By Rabbi Steven Bayar
A value is only a value when it is tested. In the past week our nation and its constituent communities have experienced forces for change that have caused the world to question our constitutional foundation.
While the values of the United States are constitutionally determined, our Jewish values are Covenantal – and our Covenant is with God. A story from our tradition is relevant to our current situation:
When Abraham expelled Hagar and Ishmael from his camp, they wandered in the wilderness until their food and water ran out. Hagar placed Ishmael under a tree and walked a distance away so that she would not see the child die. (Genesis 21:14 – 16)
The angels approached God, reminding God that in the far future, when the Jews were exiled from Jerusalem by the Babylonians, many would flee into the wilderness and run out of water. The descendants of Ishmael would remind them of Avraham’s banishment of Ishmael and refuse to help them – causing many of them to die of thirst. The angels beseeched God to allow Ishmael to die – for if he died now the Jews would not die in the future.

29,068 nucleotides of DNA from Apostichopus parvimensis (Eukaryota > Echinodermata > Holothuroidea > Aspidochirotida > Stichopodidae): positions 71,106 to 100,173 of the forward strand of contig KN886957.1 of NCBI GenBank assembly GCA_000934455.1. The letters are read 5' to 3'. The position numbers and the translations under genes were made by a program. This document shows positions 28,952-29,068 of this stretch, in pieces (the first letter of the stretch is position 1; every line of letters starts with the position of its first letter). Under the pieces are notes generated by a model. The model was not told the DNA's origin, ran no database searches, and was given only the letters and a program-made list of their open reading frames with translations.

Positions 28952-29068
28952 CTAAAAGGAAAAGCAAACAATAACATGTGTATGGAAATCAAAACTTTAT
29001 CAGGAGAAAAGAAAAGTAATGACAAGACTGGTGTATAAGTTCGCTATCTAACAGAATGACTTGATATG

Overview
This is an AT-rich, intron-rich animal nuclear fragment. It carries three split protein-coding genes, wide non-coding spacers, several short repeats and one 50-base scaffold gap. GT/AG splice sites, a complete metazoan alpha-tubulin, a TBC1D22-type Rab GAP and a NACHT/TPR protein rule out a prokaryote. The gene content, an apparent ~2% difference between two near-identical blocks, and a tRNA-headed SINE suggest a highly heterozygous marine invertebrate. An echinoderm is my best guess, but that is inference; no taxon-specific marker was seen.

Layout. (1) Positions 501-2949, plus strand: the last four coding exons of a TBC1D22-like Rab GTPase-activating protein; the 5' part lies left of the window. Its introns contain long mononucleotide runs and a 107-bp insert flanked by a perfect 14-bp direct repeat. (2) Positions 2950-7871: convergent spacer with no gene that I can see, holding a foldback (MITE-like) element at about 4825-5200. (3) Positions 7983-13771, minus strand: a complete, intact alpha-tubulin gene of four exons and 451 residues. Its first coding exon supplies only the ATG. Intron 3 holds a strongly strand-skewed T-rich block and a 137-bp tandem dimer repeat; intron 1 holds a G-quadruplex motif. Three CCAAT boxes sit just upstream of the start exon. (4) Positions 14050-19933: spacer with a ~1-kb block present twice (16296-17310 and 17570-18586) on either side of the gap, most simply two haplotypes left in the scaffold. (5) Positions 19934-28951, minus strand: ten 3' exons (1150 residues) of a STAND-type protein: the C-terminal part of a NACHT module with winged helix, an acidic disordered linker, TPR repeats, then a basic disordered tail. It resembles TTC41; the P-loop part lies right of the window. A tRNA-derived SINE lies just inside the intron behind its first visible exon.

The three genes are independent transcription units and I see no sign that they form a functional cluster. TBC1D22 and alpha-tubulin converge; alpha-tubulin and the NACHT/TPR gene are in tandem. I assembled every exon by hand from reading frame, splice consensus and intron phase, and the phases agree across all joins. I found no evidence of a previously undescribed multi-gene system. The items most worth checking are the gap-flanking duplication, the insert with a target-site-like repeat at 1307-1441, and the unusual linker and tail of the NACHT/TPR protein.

God responded, “We don’t hold the innocent responsible for the actions of the guilty.”
And neither should we today. If Jewish values are to mean anything they must be applied to current issues. Our history is replete with well meaning governments whose LEGAL actions reflected values that are antithetical to the teachings of our Torah.
This past weekend was International Holocaust Remembrance Day which is a painful reminder of similar policies that caused millions of our people to be discriminated against. Many thousands of Jewish immigrants fled a hostile world only to be turned away, condemning them to death. The United States closed its borders then. How can we condone closing our borders now?
In a similar vein, our hearts go out to the Islamic communities in Texas and Canada. Religious freedom is a right, enshrined by our forefathers in the Constitution. These attacks on the Muslim community are an attack on us all. Religious sanctuaries are intended to be safe places where all can come and pray as a member of a community.
Jews especially are called to live out our values in our daily lives. How will you exemplify these values of welcoming the stranger and standing for the oppressed?